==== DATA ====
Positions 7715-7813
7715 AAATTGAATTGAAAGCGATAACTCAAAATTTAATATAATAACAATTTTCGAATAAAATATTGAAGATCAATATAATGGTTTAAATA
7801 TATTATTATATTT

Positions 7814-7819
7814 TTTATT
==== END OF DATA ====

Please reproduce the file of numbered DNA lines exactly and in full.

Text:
Positions 7715-7813
7715 AAATTGAATTGAAAGCGATAACTCAAAATTTAATATAATAACAATTTTCGAATAAAATATTGAAGATCAATATAATGGTTTAAATA
7801 TATTATTATATTT

Positions 7814-7819
7814 TTTATT